On the 26th of November, the
Australian Advertising Standards Bureau (ASB) dismissed complaints
against Exit International’s billboard advertising campaign that ran in
Sydney. The billboard, white writing on purple
background, displayed the text: 85% of Australians Support Voluntary
Euthanasia. Our Government Doesn’t! Make them Listen.

The ASB received a number of complaints,
some focussed, others expressing a more general sense of outrage. A
number made the suggestion that the claims made were misleading (more on
that later). A large number focussed more directly on the problem with
promoting suicide.

Australia has a significant problem with
youth suicide in particular. Australian media and those working with
children and young people are extremely sensitive about the mention or
portrayal of suicide in any manner. Any television program that contains
even a remote connection bears a warning and also the contact details
for support organisations such as Life Line or Beyond Blue
in the credits. But television advertising is covered by a different
code of practice, administered by a different agency, Free TV Australia.

In September this year, Free TV upheld
a complaint against an Exit television commercial that featured an
actor playing a dying man. In its statement, Free TV commented: The
Commercial Television Industry Code of Practice states that material
which promotes or encourages suicide will invariably be unsuitable for

In October Free TV refused to allow a
different television commercial by Dying with Dignity Victoria that,
whilst obviously visual, made virtually the same point as the Exit
billboard. They commented that: Realistic depiction of methods of
suicide, or promotion or encouragement of suicide is unsuitable for
broadcast. Also adding that it: could reasonably be argued that
the advertisement promotes or encourages voluntary euthanasia.  This is
because the advertisement seeks to de-stigmatise, normalise and
legalise voluntary euthanasia.

Free TV Australia made the appropriate
connection between public advertising on euthanasia and suicide, even
going so far as to suggest that advertising about euthanasia itself was ipso
facto unsuitable for broadcast.

The ASB, in complete contrast adjudged
that the Exit advertisement was, “not encouraging or condoning suicide,
rather it is encouraging the lobbying of Government on the issue of
euthanasia.” The ASB Board added that the advertisement did not breach
section 2.6 of the Code in that it did not depict ‘material contrary to
Prevailing Community Standards on health and safety.’

The ASB dismissed out of hand complaints
that the Exit billboard was misleading. The Board determined, in the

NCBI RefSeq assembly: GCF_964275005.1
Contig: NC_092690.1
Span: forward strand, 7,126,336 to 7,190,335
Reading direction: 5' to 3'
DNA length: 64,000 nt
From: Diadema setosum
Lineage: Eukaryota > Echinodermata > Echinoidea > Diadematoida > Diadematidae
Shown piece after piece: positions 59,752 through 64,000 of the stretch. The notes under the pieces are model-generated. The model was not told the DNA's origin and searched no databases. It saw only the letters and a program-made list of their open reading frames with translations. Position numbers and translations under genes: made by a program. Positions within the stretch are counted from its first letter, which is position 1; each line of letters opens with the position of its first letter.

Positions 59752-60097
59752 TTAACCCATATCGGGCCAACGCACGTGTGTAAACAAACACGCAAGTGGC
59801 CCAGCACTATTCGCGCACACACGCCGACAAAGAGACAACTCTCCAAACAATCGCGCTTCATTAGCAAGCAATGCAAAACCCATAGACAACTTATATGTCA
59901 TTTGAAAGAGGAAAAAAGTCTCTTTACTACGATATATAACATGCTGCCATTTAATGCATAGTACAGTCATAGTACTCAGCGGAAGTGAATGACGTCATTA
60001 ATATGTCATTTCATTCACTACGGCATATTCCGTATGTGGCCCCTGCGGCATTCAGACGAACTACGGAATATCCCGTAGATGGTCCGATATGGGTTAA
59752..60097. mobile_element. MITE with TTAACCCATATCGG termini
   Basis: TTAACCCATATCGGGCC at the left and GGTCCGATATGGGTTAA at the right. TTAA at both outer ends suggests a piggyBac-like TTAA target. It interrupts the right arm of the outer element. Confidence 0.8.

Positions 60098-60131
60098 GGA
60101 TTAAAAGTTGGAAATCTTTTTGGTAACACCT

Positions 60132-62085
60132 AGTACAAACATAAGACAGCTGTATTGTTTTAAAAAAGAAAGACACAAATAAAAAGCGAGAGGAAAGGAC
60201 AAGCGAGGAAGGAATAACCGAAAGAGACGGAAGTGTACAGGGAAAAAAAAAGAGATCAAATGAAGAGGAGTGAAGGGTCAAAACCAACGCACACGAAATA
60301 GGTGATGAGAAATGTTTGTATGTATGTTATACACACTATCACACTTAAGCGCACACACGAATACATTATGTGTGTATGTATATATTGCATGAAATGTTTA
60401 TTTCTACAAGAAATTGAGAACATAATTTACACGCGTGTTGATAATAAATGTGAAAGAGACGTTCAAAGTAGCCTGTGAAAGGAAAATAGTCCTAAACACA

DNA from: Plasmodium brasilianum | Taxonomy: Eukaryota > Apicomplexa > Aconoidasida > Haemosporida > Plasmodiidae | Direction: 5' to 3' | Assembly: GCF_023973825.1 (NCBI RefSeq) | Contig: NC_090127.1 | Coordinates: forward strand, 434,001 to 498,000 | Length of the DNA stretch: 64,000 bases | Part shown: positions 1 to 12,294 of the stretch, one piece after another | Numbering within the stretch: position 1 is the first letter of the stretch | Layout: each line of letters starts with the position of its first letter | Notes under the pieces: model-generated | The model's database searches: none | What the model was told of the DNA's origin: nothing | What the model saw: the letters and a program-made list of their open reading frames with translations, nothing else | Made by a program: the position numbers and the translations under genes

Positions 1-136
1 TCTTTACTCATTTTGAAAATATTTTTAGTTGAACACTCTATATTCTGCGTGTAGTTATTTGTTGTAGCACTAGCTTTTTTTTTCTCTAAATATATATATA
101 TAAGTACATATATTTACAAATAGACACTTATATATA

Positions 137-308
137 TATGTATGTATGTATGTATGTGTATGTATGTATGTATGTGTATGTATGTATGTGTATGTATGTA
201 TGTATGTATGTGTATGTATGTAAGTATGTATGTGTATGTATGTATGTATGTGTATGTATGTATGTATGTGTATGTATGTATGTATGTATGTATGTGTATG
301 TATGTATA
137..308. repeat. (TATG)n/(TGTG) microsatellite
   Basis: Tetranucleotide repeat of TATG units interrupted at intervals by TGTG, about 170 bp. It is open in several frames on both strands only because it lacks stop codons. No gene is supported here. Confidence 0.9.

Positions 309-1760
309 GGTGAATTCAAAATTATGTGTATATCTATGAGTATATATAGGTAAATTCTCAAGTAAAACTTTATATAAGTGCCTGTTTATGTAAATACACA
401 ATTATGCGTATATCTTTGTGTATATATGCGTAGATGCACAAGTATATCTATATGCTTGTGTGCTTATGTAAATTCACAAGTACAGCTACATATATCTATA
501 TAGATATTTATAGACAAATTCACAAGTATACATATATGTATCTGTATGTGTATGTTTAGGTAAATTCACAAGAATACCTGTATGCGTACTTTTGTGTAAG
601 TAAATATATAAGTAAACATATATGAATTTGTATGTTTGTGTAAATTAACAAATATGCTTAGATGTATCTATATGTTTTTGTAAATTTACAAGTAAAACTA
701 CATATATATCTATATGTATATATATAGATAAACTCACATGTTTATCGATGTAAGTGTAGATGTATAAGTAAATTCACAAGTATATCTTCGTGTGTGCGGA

first instance, that the complaints received related to section 2 of the
Code (in particular section 2.6 mentioned above). Defying logic, the
judgment then goes on to refer to the complaints in respect to ‘truth
and accuracy of the quoted statistics’ concluding that such claims are
‘not within section 2 of the Code, and is therefore an issue which the
Board cannot consider when making its determination.’ This is rather
like saying: an apple is not an orange; oranges are a fruit; therefore
an apple is not a fruit. Utter nonsense!

Section 1.2 of the Code says that: Advertising
or Marketing Communications shall not be misleading or deceptive or be
likely to mislead or deceive. While it would need to be proven for
the sake of the complaint, it is very clear that even though the polls
referred to did return a result of 85% for the proposition, the claim
that this translates into 85% approval of euthanasia is false. At best,
it could only be claimed that those polled agreed with the proposition,
however, the poll question does not describe euthanasia as it is
practiced or euthanasia as proposed in any particular legislative form. 

This brings us to the claim that the
material in the billboard did not contravene ‘Community Standards’. The
ASB reserves unto itself the right to define such standards. However,
the very fact that euthanasia remains illegal in every Australian state
and territory should play a very large part in any determination of
standards. But not according to the ASB it seems. It is also naive in
the extreme to blandly propose that the billboard in question was about
‘encouraging the lobbying of Government on the issue of euthanasia’.
Exit’s strategy, like that of every euthanasia lobby in Australia, is to
beat the public about the head with the 85% quote until we all accept
the inevitable, get out of their way and let them have what they want.
Apparently advertising people don’t understand advertising and

Paul Russell is Director and founder of the
national network
HOPE: Preventing Euthanasia &
Assisted Suicide
. Paul has been involved in campaigning and
lobbying on
family and pro-life policy for many years in South Australia and


Paul Russell is director and founder of the national network HOPE: Preventing Euthanasia & Assisted Suicide. Paul has been involved in...